In the typical manner of the texts written in a concentrated Zen style, Shitou's work says a great deal about the fundamental premises of Zen right in the opening statement: 'The mind of the great immortal of India is intimately communicated East and West.' The great immortal of India1 refers to Buddha, and that mind refers to the enlightened mind. The term used for immortal here is a Taoist term, and the characters in the title of the work are identical to an early Taoist classic of spiritual alchemy. Here Shitou is not just using literary embellishment or approximation of concepts; the message is that the enlightened mind cuts through and goes beyond distinctions of religious format, is deeper than and unimpeded by cultural differences such as those between East and West."

(Zen Essence 96)


"In the latter work2 Sekitõ speaks of Buddha as the "Great Hermit" (daisen3); the meaning and foundation of all things he calls the "spiritual source" (reigen4). The dialectical resolution of the dualistic pairs of opposites ji5 and ri6 and light (myõ7) and darkness (an8) into a higher unity, developed by Sekitõ in the Sandõkai, can be regarded as the foundation of, or first step toward, the later doctrine of the "Five Ranks" (goi9) in the Sõtõ Sect." (The Development of Chinese Zen After the Sixth Patriarch 6-7)


"The two principle terms of the Five Ranks are shõ (the "erect," the "upright") and hen (the "bent," the "inclined"). For the meaning of shõ, Ryõkai's explanatory words will serve: "There is one thing: Heaven is suspended from it and Earth rests upon it. It is black like lacquer, perpetually in movement and activity." Shõ is also the One, the Absolute, the foundation of Heaven and Earth and all being. But this Absolute is dynamic, constantly in motion. The cognizing mind (Geist) cannot fix it or get a firm hold on it. This Absolute corresponds to ri or an ("darkness") in the speculation of Sekitõ Kisen. It is symbolically represented by a solid black circle. In the terminology of Buddhist philosophy it is True Emptiness (shinkû10).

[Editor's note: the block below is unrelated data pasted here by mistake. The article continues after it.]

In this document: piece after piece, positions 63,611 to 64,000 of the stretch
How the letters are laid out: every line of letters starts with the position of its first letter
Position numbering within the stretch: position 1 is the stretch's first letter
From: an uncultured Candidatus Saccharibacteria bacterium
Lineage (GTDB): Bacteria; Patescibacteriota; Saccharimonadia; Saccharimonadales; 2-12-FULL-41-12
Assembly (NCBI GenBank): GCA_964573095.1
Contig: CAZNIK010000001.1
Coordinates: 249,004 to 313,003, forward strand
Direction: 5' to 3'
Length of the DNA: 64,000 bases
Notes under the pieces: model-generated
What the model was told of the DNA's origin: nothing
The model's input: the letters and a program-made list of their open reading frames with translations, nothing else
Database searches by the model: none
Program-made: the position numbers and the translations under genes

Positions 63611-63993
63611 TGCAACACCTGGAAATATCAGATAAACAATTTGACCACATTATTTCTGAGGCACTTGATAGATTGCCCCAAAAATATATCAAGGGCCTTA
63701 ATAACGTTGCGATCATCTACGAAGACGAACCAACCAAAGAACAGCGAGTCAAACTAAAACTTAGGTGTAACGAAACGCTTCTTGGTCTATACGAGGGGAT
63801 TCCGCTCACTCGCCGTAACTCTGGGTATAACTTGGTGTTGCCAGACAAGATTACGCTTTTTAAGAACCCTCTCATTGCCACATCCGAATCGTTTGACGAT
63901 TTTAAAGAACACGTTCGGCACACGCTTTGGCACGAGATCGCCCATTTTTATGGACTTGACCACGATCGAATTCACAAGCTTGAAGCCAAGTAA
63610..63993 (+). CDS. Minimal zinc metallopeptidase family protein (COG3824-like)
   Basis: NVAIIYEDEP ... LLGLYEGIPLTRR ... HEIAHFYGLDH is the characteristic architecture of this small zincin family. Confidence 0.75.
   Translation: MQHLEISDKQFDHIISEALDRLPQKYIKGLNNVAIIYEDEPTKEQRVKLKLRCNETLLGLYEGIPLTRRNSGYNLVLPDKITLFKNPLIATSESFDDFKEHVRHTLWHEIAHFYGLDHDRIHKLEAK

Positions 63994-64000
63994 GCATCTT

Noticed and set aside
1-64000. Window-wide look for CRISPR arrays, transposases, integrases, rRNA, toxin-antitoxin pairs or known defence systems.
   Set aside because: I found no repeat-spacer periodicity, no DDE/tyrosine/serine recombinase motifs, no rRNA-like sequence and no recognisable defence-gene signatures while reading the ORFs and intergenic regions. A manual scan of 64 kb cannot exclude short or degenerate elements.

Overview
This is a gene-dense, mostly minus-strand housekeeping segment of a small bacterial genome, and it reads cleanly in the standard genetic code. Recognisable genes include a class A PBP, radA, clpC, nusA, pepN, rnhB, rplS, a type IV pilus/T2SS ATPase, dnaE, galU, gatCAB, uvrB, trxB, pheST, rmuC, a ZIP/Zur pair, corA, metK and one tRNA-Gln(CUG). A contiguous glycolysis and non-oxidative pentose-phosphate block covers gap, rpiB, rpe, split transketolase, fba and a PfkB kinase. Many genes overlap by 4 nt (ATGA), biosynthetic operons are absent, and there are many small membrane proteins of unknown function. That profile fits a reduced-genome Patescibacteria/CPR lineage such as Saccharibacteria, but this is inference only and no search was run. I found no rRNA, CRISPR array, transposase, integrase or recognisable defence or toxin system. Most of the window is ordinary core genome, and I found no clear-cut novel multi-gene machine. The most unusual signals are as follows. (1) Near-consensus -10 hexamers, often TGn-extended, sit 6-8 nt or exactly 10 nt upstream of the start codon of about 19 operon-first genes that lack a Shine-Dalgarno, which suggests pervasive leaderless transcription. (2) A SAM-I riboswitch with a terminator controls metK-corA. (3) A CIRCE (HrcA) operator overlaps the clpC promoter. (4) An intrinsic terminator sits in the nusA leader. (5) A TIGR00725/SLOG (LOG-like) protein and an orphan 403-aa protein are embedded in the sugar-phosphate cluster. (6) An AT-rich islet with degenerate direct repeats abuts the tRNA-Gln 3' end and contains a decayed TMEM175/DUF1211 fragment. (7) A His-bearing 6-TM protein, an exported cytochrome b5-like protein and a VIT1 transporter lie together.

In hen the Absolute enters into appearances. It completely penetrates the phenomenal world, becomes the All and all things. With Sekitõ Kisen this is ji or myõ ("brightness"). The white circle is its corresponding symbol. But the two, the Absolute and relative-phenomenal, are not separate, are not two, but one. The Absolute is the Absolute with regard to the relative. The relative, however, is relative with reference to the Absolute. Therefore the relative-phenomenal in Buddhist philosophical terminology is "marvelous existence" (myõu11), which is inseparable from True Emptiness. The expression is shinkû myõu12."

(The Development of Chinese Zen After the Sixth Patriarch 26)



"There is one thing: above, it supports Heaven; below, it upholds Earth. It is black like lacquer, always actively functioning." Tung-shan Ling-chia (Tõsan Ryõkai) (The Development of Chinese Zen After the Sixth Patriarch 74)



Shõ represents

the absolute

the fundamental




true nature

Hen represents

the relative

the phenomenal

form and color





(The Shambhala Dictionary of Buddhism and Zen 69 Five degrees (of enlightenment))



1  Tu-tu ta-hsien (Chikudo daisen 竺土大仙)